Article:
And this is the kind of security training that is the most common in organizations of different sizes. If your company really wants to create cybersecurity culture, it should try to make the programs interactive and engaging. Real-life examples work very well. If possible, use examples from your partners or companies working in the same niche. But do not stop there. Explain the importance of each employee’s role and how he helps the organization work smoothly.

Try to make it fun. Run a test intrusion campaign (with harmless viruses) and launch a competition to determine who can spot a spear phishing message or malicious website first.

Make it ongoing. Do not impose several full weeks of training once a year. Make it your weekly agenda and remind workers to always be vigilant. It is also important to reward people for reporting threats or bugs.

Customize security training for each department. Not all workers face the same cyber threats. Build the room for dialogues between different departments for them to share their experiences.

Keep a track of the employees post-training results

Organizing quirky exercise sessions and small tests at regular intervals will keep the employees engaged and fuel up their interest in achieving better results. The tests should be conducted not to mark one employee higher than the other but to make sure that information that is given during the learning sessions smoothly seep into everybody’s practices.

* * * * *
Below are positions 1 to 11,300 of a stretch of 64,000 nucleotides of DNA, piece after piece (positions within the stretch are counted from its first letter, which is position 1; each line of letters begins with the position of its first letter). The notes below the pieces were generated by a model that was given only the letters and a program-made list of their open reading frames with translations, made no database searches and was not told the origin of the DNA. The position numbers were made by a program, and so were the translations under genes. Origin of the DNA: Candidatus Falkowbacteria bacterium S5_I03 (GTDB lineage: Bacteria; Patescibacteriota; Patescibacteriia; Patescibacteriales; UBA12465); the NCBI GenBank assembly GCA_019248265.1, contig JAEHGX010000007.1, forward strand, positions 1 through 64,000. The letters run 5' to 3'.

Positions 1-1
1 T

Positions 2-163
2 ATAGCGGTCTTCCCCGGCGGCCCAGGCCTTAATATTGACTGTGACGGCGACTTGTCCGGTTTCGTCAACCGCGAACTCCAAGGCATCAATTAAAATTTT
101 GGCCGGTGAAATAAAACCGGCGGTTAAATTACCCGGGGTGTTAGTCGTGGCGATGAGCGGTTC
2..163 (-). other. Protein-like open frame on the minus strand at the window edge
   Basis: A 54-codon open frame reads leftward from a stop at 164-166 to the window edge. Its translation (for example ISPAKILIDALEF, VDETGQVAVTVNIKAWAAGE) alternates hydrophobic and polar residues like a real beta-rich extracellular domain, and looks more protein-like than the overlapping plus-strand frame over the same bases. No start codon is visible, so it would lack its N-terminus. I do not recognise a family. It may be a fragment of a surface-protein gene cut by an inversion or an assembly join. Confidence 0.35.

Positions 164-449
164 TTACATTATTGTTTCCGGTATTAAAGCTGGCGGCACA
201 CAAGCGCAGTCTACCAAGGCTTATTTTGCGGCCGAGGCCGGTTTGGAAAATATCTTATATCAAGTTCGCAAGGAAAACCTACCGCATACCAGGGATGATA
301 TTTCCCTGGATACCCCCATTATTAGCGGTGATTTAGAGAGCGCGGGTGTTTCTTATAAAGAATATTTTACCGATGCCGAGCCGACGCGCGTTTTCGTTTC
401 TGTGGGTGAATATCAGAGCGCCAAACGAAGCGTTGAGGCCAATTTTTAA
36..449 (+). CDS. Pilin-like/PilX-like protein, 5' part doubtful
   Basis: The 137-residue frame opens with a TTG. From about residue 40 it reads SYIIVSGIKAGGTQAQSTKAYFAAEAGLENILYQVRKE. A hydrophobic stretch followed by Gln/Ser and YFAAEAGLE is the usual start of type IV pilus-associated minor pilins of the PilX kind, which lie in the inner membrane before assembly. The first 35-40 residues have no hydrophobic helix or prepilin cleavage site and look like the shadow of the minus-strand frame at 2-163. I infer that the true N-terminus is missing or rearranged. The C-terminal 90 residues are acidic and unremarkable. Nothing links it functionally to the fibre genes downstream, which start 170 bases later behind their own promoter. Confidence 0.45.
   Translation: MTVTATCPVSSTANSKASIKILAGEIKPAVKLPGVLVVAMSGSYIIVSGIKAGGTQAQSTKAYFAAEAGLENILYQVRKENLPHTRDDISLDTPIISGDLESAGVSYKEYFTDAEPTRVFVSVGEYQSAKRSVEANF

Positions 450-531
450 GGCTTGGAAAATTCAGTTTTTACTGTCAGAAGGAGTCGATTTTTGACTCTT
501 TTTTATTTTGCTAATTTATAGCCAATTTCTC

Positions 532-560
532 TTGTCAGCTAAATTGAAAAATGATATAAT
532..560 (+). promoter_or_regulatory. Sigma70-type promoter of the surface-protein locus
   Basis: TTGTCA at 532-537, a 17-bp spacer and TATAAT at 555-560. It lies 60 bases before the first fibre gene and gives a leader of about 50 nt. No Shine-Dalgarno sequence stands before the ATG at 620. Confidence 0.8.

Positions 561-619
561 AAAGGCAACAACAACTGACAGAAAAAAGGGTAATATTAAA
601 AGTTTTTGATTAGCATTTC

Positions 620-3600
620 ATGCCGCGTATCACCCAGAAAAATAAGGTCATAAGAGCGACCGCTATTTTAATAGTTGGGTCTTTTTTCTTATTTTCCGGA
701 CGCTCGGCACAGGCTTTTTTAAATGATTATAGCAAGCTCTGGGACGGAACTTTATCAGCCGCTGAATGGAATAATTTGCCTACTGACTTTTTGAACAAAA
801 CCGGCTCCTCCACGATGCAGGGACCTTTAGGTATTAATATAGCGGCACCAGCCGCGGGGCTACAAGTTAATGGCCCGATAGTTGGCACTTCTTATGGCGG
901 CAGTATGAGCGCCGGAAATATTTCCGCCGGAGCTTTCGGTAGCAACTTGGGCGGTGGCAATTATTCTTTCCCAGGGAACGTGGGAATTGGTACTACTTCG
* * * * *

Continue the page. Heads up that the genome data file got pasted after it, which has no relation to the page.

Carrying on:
Try to ease the threat reporting process

Sales, accounting, and other departments think that they stand apart from the security team until a serious cyber threat pops up or they have made a mistake. The immediate necessity, in this case, is to build quick intradepartmental communication. Employees should feel comfortable reporting threats. They should not be afraid to do it. The IT and security personnel should be considered as friends who always eager to lend a helping hand.

Conclusion

Strengthening your weakest link (humans) is the most obvious advantage of developing a strong cybersecurity culture in the company. Continues cybersecurity awareness training may be expensive or sometimes inconvenient but it will make employees more independent and self-reliant. If you do not implement these measures from the beginning, you face very bad consequences associated with data breaches. At the same time, maintaining a brawny cybersecurity culture will automatically strengthen the customer’s trust towards your brand as they will be assured that their data and confidential information is taken seriously.

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About the Author

David Balaban is a computer security researcher with over 15 years of experience in malware analysis and antivirus software evaluation. David runs the Privacy-PC.com project which presents expert opinions on the contemporary information security matters, including social engineering, penetration testing, threat intelligence, online privacy and white hat hacking. As part of his work at Privacy-PC, Mr. Balaban has interviewed such security celebrities as Dave Kennedy, Jay Jacobs and Robert David Steele to get firsthand perspectives on hot InfoSec issues. David has a strong malware troubleshooting background, with the recent focus on ransomware countermeasures.